"That has no meaning, to an EE or to anybody who thinks critically. I was trying to dig a little deeper and find out what is really going on.
In other words, think of it like this: If there is indeed an audible difference, then is must be measurable. So what parameter would account for this difference? Clipping could. A change in FR with level could, though that would be a strange thing to come upon in an amp that was running below clipping. There are probably some other explanations as well.

An EE would understand that driver impedance interacts back with the amplifier. A varying voltage level, presented to a basic solid state amplifier can result in current deficiencies at several frequencies, which has the potential to impact the end result that you hear. Especially in regards to bass, and often in "soundstage".

Amps measuring the same on a test bench is not a test of "sound". Amps must be hooked up to an infinitely varying load, aka the loudspeaker.

The most obvious correlation is a comparing two different cars traveling on a concrete road. Everyone would acknowledge that both a Ford Fiesta and a Ferrari 458 Italia can easily drive at 100mph on a concrete road. But change that road to a 35degree upward angle (aka a loudspeaker with a difficult Ohm rating), and the Fiesta may never get to 100mph, even though it is designed to got that "fast", i.e. 100wpc.

If you don't hear any difference between amps, that is cool. There are several amps that sound the same to me, too. But to argue that all decent amps measure the same is ignoring the fact that the amp THD distortion measurement, etc., is only one-half of the measurement equation.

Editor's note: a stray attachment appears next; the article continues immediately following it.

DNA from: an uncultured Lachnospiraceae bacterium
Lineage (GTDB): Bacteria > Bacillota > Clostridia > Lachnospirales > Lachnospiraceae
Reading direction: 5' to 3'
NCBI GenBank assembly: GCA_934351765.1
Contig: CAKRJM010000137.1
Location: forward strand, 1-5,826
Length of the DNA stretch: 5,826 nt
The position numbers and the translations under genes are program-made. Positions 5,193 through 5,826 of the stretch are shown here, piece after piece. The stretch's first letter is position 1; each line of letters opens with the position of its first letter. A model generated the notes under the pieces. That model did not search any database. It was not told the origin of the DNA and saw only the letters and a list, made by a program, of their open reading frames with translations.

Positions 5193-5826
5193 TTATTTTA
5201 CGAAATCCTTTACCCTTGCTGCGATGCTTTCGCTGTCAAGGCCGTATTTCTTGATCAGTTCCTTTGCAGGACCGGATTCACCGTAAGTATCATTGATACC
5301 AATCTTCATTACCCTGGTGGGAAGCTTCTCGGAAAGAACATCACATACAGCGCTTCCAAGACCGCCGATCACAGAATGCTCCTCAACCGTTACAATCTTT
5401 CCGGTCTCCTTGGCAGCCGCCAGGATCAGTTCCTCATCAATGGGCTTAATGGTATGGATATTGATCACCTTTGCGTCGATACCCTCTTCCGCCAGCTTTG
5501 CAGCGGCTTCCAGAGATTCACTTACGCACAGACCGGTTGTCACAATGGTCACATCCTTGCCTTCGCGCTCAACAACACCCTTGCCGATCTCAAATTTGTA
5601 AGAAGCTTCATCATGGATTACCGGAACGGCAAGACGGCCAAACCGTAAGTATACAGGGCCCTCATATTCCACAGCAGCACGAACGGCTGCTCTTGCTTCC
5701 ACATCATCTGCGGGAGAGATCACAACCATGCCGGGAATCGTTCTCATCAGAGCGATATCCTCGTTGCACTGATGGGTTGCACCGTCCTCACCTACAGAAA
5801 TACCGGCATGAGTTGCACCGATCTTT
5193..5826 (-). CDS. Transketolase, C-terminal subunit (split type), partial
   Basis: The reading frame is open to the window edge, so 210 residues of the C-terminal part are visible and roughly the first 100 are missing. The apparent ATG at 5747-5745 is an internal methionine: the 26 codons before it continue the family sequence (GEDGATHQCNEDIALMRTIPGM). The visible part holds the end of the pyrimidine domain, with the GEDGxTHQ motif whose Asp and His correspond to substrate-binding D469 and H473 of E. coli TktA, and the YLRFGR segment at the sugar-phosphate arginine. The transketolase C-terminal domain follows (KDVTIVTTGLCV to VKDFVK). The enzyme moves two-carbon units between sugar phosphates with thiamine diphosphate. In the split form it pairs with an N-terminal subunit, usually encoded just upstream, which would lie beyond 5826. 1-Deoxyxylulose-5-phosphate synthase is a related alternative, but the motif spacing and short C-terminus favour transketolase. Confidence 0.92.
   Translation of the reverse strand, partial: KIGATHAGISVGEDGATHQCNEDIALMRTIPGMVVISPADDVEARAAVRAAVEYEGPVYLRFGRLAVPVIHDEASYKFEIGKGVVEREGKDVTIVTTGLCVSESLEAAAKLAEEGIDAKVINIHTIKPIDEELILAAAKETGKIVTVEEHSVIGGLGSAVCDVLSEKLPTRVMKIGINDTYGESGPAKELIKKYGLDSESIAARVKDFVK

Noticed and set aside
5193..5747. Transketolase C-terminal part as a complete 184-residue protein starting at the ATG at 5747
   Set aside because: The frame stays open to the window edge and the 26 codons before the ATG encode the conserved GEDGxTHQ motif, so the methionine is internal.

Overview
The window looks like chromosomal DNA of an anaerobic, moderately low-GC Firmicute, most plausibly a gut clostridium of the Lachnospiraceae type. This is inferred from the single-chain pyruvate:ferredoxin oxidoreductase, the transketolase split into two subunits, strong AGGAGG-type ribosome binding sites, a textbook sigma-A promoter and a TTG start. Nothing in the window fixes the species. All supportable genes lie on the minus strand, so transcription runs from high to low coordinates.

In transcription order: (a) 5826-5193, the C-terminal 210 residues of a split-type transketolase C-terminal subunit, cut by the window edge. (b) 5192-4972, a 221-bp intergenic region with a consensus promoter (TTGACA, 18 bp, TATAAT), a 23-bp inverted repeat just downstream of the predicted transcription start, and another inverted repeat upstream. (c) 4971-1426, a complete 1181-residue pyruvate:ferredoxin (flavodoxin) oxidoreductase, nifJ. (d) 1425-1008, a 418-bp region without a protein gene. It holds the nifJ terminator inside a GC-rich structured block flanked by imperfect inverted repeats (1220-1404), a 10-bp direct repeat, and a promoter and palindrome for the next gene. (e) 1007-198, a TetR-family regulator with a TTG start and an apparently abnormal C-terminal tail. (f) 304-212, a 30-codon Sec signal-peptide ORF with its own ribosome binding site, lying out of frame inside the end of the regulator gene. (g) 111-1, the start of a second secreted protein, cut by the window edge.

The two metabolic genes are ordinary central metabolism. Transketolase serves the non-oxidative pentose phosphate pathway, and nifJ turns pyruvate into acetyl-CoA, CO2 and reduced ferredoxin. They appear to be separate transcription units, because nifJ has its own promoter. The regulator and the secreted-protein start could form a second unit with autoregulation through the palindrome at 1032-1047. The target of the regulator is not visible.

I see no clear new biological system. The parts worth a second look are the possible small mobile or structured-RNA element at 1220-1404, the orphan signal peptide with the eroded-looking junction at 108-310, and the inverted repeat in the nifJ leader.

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post #38 of 39 Old 08-03-2012, 01:30 PM
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What the??

Is your post supposed to make sense? Because it doesn't.

What is an "infinitely varying load" exactly?

What are current deficiencies? Is that different from clipping somehow?

And your analogy is, well, a stretch, a reach, to put it politely.

And when did I say all amps sound the same? A more careful reading of this thread would tell you that I took his word that his two amps didn't sound the same. I've done blind tests and found amps that did not sound the same. But that's not the point. The point is that when they don't, there's a real reason for it, a technical explanation in there somewhere. And I'm fully well aware that THD is but one of those possible reasons. I test consumer audio equipment for a living. THD, linearity, freq resp, SNR, IMD, source impedance, etc, etc....

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post #39 of 39 Old 08-03-2012, 04:36 PM
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Contributing to one of these threads is like watching a train wreck; you don't want to watch but can't look away.

Major things I have found to make a difference among amplifiers:

1. Difference in amplifier gain; louder usually sounds better. Modern AVRs and tight gain-matching can alleviate much of this as a factor when listening but worth checking. I think the trim steps tend to be a little coarse so even running your AVR's setup might not completely negate this effect.

2. Output impedance; makes the amplifier dependent upon the load. This is one of those things that can matter at all power levels, and is perhaps the biggest difference between tube and solid-state amplifiers. It changes the FR etc.

3. Charge storage, and related abiity of the output stage to deliver it. Amps with little charge storage may suffer on large LF transients. This is not usually an issue at lower volume, however.

4. Noise level; some amps do exhibit more hiss/noise. This rarely matters once the music (or movie) is playing.

5. The ever-popular perception and bias factors. Bigger, heavier, more-expensive amps almost always win in a sighted test.

The first four are not too hard to measure, but (2) and (3) require sweeps with realistic loads (preferably in-system with the user's speakers) and material so are not usually seen in a magazine review. I wish there was more pulse and other time-domain testing done, and with a variety of more realistic loads. I did leave off raw power ratings as too obvious; a 10 W amp driving 80 dB sensitivity speakers in a big room is likely unwise.

Onwards - Don

"After silence, that which best expresses the inexpressible, is music" - Aldous Huxley